In musical notation, tenuto (Italian, past participle of tenere, "to hold"), denoted as a horizontal bar adjacent a note, is a direction for the performer to hold or sustain a note for its full length.[1][full citation needed]

Three notes with tenuto marks

Its precise interpretation can be somewhat contextual in practice, especially when combined with dynamic directions affecting loudness. In that case, it can mean either accent the note in question by holding it to its full length (or longer, with slight rubato), or play the note slightly louder. In other words, the tenuto mark may alter the length of a note at the same time a dynamic mark adjusts its volume. Either way, the tenuto marking indicates that a note should receive some degree of emphasis.[2][full citation needed]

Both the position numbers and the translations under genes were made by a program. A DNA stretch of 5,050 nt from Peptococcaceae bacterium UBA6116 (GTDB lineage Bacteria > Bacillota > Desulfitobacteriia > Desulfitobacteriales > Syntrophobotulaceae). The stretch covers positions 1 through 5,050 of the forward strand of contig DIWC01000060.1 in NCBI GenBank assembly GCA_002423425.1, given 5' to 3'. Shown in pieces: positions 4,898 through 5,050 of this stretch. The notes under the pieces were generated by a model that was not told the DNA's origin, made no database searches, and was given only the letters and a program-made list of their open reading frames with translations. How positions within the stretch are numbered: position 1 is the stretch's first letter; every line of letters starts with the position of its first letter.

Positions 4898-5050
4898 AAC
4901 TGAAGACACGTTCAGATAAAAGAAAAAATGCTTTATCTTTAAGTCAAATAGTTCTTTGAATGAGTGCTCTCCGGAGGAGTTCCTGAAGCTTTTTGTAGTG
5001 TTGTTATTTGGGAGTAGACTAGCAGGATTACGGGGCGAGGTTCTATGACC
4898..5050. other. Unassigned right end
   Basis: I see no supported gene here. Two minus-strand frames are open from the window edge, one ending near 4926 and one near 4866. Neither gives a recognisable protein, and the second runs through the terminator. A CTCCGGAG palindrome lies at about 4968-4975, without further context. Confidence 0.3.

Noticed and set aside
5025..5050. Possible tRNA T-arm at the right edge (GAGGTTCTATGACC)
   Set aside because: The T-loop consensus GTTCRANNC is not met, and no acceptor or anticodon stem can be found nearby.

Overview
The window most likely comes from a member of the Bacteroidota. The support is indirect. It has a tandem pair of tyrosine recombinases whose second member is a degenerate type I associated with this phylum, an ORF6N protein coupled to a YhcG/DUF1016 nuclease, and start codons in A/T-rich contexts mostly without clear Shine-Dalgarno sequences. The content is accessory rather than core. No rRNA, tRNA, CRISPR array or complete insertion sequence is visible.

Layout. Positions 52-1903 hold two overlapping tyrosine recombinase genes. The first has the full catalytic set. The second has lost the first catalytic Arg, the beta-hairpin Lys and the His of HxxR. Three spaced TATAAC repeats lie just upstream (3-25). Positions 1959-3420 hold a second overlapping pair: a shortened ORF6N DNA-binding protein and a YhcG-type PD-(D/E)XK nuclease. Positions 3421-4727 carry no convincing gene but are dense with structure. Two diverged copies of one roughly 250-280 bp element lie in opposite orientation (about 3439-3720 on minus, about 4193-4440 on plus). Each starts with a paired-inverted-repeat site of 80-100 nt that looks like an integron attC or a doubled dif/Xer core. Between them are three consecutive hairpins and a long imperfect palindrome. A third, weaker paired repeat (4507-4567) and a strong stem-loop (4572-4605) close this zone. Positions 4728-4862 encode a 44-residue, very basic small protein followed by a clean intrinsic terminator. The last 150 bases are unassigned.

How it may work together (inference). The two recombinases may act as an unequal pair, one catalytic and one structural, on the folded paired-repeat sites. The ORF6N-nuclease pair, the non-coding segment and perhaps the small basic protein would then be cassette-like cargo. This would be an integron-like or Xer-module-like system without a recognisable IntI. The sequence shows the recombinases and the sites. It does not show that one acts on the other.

Tenuto is one of the earliest directions to appear in music notation. Notker of St. Gall (c. 840912) discusses the use of the letter t in plainsong notation as meaning trahere vel tenere debere in one of his letters.

The mark's meaning may also be affected when it appears in conjunction with other durational articulations. When it appears with a staccato dot, it means non legato[3] or detached.